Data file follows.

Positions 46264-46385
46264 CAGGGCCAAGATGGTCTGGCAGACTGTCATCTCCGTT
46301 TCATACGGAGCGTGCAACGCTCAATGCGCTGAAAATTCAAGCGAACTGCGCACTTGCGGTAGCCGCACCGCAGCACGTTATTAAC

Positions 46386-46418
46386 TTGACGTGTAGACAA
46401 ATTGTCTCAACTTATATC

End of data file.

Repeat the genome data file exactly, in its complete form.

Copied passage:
Positions 46264-46385
46264 CAGGGCCAAGATGGTCTGGCAGACTGTCATCTCCGTT
46301 TCATACGGAGCGTGCAACGCTCAATGCGCTGAAAATTCAAGCGAACTGCGCACTTGCGGTAGCCGCACCGCAGCACGTTATTAAC

Positions 46386-46418
46386 TTGACGTGTAGACAA
46401 ATTGTCTCAACTTATATC